The general rule is that LLCs are legal entities exempting shareholders and managers personally from any liabilities related to the company. However, in some cases, ... the manager’s breach may be so severe that it could result in their personal liability, be it civil, criminal or both.
Appeal Court finds manager liable
The shareholders did not give up, and they appealed the verdict. The Appeal Court delegated an expert who examined all the paperwork thoroughly and ended up pointing fingers at the severe liability of the manager, who was not happy with the result. He objected to it before the court, which responded by delegating a trilateral committee of experts to further examine the matter. The committee concluded the manager had committed serious breaches, whereby he violated the Commercial Companies Act (Federal Decree Law no. 32 of 2021), which nullified any resolution issued in violation of the law or the Company’s Articles of Association (AoA) or Memorandum of Association (MoA), or issued in favour of certain shareholders, or to bring private benefit to relevant parties or other parties, disregarding the company’s benefit. Thus, the court ruled the Board’s resolution was nullified, with all its consequences.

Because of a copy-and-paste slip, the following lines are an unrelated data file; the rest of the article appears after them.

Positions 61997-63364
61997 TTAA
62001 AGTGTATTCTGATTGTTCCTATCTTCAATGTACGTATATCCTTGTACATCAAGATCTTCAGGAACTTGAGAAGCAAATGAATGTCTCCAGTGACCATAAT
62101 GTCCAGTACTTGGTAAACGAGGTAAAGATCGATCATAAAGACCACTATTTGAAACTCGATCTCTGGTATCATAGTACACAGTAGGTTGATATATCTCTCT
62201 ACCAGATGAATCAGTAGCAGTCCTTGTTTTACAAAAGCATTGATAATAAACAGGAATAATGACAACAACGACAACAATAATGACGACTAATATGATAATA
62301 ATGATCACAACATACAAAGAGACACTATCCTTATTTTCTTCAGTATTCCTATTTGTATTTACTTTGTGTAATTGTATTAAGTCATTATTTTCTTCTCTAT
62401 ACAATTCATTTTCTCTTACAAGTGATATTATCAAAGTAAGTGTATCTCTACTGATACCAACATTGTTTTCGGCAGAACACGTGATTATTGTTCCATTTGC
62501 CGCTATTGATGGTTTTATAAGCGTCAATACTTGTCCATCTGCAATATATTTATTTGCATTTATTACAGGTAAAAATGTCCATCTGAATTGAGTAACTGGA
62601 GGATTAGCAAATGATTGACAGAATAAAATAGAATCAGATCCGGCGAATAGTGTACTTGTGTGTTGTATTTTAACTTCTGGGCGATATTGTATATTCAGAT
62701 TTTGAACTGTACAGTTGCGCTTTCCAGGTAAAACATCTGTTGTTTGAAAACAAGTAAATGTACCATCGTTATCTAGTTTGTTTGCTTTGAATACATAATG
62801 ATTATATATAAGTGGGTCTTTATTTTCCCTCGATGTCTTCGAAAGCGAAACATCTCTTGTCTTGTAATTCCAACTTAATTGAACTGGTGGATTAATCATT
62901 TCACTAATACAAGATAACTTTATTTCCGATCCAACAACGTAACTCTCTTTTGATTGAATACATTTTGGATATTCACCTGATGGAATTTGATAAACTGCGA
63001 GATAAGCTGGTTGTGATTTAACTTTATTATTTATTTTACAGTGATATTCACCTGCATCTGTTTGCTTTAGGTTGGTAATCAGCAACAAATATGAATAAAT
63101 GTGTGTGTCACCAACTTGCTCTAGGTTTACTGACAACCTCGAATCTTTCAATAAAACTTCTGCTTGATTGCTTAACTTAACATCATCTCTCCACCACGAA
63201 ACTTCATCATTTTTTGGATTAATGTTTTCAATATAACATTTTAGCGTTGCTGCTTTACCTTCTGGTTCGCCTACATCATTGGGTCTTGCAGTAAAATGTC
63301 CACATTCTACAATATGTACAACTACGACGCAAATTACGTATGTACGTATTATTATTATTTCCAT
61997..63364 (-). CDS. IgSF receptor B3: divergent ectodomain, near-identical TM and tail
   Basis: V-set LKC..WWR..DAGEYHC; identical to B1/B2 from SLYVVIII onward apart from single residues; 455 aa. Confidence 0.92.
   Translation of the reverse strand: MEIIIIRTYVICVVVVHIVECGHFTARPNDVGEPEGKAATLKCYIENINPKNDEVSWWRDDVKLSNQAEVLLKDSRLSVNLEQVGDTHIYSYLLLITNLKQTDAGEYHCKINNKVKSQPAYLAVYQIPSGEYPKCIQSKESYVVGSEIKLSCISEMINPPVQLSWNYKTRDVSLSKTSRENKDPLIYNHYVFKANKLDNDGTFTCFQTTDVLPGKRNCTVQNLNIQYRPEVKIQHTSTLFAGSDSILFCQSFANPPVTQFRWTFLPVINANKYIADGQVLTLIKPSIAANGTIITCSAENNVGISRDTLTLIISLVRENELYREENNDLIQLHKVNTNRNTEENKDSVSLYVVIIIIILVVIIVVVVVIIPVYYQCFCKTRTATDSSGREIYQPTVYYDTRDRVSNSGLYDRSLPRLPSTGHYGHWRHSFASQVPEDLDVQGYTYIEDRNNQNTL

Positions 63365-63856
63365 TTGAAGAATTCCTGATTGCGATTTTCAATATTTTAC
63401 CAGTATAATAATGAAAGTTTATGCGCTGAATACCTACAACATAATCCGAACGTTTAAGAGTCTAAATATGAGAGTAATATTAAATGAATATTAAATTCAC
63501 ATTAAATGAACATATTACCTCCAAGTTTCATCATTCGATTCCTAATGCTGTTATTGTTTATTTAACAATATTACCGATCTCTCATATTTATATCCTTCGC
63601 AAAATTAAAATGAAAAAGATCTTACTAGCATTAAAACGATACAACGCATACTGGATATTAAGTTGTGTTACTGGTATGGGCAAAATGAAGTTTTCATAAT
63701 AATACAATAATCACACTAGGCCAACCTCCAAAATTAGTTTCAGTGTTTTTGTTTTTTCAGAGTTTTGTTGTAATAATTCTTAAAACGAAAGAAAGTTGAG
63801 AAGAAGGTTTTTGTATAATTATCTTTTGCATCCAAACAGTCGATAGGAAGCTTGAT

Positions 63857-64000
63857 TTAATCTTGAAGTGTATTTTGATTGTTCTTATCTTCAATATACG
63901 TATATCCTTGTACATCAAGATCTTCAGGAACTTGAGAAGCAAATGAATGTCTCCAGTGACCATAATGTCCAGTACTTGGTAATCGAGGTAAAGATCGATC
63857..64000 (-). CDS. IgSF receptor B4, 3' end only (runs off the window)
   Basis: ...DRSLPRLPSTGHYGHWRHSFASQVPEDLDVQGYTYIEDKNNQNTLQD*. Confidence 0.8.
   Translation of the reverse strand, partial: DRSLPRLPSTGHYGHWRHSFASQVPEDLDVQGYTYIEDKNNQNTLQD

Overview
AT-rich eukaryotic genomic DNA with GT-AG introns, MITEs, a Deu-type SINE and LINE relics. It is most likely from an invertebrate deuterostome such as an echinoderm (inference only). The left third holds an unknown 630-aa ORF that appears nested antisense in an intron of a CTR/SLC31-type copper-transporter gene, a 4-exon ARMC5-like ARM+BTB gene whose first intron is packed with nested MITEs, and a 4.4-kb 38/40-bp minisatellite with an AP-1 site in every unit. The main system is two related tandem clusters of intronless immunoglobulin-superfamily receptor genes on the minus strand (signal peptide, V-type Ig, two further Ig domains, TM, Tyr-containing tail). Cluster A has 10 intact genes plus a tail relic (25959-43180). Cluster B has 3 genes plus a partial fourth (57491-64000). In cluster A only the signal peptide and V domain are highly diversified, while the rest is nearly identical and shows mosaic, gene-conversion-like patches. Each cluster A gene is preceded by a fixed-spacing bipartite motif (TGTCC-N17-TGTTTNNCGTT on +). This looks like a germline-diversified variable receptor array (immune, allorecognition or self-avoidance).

Criminal investigations initiated
Simultaneously, the SAC received a report from the Board of Directors, which was found to be suspicious. Hence, the SAC referred the matter to the Public Prosecutor to investigate the criminal aspect.
1. Providing false statements or statements that breach the law.
2. Overvaluing the contributions in kind.
3. Distributing dividends or interests in breach of law.
4. Concealing the company’s real financial situation.
5. Intentionally refraining from providing documents or information to official inspectors, after a company is penalised by the Ministry of Economy.
6. Issuing securities in violation of the law.
7. Disclosing the company’s secrets.
8. Influencing the prices of securities.